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Vitamin D and COVID-19

In this series of articles, medical students from across the country will discuss a range of topics from medical ethics to the NHS to public health to medical conditions to clinical governance.


Around 1 in 5 adults in the UK are more vulnerable to COVID-19. Why?

In Davao Del Sur, Philippines, giving Vitamin D supplements to COVID-19 patients increased the chance of them showing mild symptoms instead of extreme ones by around 20 times. A study in Illinois concluded that Vitamin D deficient people were twice as likely to test positive for COVID-19. A study in Boston University concluded that people with sufficient vitamin D levels in the United States had as much as a 54% reduced risk of getting infected with COVID-19. These studies point to the fact that Vitamin D supplementation could hold promise as a preventive agent for COVID-19.

What is Vitamin D?

Vitamin D or Calciferol is an important vitamin that we can produce in our own body. The vitamin can be synthesized in our skin when sunlight (or any light source containing UV-B rays in the range 290-310nm wavelength) strikes our skin. It is possible to synthesize a sufficient amount of Vitamin D if we spend enough time outdoors or in the sun. However, with an increasingly developed world and a mostly 'indoor' lifestyle, more often than not we find ourselves deficient in Vitamin D. Since Vitamin D is needed for calcium and phosphorus reabsorption, it is necessary for strong bones, teeth and development. A deficiency, therefore, results in symptoms including fatigue, bone fragility, teeth weakening and skeletal deformities. However, Vitamin D does more than just make our bones strong.

Vitamin D strengthens our innate immune system which reduces COVID-19 incidence and transmission by extension. Our innate immune system is made up of certain 'fighter cells' - macrophages, monocytes and dendritic cells to name a few. All of these cells have Vitamin D receptors on them, where Vitamin D works to enhance or increase the efficiency of these cells in killing any germs - not just SARS-CoV-2 (the virus that causes COVID-19).

How does Vitamin D help us fight COVID-19?

When talking about COVID-19 specifically, the virus attaches itself to the ACE-2 receptor which is specifically found on the cells of our respiratory and gastrointestinal tracts. That's why COVID-19 results in symptoms involving those systems. ACE-2 receptors work together with ACE receptors. ACE causes the constriction (narrowing) of our capillaries while ACE-2 does the opposite. Together, they work to balance our blood pressure. SARS-CoV-2, and in fact all coronaviruses, attack our ACE-2 receptors which eventually results in pulmonary vasoconstriction which reduces lung function and capacity. In experiments conducted on rats, doses of Vitamin D resulted in an increase in the number of ACE-2 receptors.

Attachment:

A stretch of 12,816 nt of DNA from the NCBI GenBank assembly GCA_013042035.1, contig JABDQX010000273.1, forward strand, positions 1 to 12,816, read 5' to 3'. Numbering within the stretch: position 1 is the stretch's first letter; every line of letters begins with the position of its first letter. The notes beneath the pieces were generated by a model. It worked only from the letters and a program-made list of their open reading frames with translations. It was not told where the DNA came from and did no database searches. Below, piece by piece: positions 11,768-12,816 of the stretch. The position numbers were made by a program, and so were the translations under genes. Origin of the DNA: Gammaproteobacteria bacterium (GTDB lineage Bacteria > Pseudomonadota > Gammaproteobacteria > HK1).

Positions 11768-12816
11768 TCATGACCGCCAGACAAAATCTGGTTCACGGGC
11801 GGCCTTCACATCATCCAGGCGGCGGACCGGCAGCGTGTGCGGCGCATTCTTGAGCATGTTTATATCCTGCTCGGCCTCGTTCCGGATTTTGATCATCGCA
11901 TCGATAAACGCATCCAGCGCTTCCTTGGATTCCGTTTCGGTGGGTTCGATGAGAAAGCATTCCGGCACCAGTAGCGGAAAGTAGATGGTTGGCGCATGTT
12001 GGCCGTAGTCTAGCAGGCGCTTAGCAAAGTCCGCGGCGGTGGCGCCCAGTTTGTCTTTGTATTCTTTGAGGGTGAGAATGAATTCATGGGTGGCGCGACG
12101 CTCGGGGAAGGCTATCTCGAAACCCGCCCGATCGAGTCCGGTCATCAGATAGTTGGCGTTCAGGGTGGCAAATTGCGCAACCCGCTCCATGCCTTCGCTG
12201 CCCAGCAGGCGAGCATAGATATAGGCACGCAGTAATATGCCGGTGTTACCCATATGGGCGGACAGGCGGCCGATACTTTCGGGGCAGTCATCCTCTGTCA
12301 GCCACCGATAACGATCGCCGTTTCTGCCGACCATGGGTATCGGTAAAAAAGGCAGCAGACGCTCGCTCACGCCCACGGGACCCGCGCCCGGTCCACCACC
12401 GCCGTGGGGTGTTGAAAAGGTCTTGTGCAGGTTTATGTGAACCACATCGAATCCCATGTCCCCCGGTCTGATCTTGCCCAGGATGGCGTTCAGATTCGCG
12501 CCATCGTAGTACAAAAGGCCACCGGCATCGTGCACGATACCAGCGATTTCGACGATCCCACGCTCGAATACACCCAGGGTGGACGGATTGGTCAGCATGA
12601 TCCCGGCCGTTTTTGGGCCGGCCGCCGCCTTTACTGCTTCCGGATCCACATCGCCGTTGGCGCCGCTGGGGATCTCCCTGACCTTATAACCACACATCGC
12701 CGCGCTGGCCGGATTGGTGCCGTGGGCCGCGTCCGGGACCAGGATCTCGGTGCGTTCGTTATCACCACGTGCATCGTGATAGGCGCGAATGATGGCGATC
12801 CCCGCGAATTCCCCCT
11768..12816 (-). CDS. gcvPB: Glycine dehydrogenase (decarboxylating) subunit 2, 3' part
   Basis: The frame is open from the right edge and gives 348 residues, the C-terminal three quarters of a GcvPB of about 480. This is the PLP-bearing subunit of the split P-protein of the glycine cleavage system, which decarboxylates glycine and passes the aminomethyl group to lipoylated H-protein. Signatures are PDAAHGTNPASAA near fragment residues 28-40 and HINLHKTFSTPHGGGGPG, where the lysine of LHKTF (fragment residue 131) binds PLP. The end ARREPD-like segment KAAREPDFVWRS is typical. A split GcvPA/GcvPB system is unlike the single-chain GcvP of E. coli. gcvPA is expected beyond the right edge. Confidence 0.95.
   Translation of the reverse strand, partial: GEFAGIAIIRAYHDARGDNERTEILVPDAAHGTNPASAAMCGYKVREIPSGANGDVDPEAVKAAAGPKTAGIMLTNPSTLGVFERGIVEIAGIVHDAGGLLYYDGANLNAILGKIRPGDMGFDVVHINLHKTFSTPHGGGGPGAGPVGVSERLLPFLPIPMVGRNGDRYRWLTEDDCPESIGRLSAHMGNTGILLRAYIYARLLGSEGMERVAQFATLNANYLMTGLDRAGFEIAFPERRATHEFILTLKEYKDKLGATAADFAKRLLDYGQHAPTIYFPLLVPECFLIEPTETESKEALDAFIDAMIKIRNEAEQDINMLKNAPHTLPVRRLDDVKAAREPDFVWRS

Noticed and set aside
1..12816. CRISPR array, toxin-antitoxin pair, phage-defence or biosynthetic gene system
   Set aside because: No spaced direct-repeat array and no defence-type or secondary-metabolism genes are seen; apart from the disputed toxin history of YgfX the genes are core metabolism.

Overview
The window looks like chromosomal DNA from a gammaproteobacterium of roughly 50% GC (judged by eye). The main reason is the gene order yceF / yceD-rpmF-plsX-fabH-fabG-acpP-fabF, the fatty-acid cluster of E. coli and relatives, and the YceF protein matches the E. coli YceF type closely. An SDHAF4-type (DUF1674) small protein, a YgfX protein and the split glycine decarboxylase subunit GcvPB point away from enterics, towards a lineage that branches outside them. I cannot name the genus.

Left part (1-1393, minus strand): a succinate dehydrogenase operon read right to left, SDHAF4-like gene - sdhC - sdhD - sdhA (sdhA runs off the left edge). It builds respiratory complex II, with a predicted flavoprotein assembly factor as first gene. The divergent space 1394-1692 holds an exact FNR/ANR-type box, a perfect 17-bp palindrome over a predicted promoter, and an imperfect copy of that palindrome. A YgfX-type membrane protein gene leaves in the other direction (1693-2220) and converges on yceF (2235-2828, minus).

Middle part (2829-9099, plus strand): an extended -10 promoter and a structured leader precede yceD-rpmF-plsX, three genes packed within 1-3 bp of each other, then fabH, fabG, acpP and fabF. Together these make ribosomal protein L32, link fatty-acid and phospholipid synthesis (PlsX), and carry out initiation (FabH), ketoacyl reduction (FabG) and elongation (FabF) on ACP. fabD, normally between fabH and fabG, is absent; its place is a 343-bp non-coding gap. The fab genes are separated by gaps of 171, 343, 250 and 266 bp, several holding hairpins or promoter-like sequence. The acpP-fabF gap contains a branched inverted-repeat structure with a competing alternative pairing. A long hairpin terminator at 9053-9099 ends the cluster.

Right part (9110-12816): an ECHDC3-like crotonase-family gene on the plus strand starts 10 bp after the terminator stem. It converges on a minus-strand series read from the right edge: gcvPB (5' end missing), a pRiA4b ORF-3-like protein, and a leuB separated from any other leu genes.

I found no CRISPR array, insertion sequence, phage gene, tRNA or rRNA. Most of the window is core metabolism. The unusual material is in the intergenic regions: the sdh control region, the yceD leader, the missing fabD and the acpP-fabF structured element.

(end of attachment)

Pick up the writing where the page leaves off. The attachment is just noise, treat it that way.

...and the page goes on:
Apart from this, severe cases of COVID-19 often involve our 'fighter cells' to attack our body cells - known as the 'cytokine storm'. Our immune system goes into overdrive and excessive or uncontrolled levels of cytokines are released. This then activates more immune cells, resulting in hyper-inflammation which can seriously harm or even kill the patient. Vitamin D increases the production of anti-inflammatory cytokines such as Interleukin 4 and down regulates inflammatory cytokines such as Interleukin 2.

How affordable is this treatment?

Vitamin D deficiency is extremely common - over 50% of Americans and around 20% of British adults - making large amounts of the population more vulnerable to COVID-19. However, this high demand for Vitamin D supplements and Vitamin D fortified products has resulted in manufacturers devising cheaper and more efficient ways to produce their goods. For less than £1, Vitamin D supplements can be an affordable, widespread and accessible treatment for COVID-19 - effectively preventing its spread.


  • Vitamin D is produced in our body, but can also be obtained from supplements and Vitamin D fortified products such as milk.

  • Vitamin D strengthens our immune system.

  • COVID-19 attacks ACE-2 receptors and Vitamin D is known to increase the number of ACE-2 receptors in mice.

  • Vitamin D prevents cytokine storms by increasing the production of anti-inflammatory cytokines.

Further Reading


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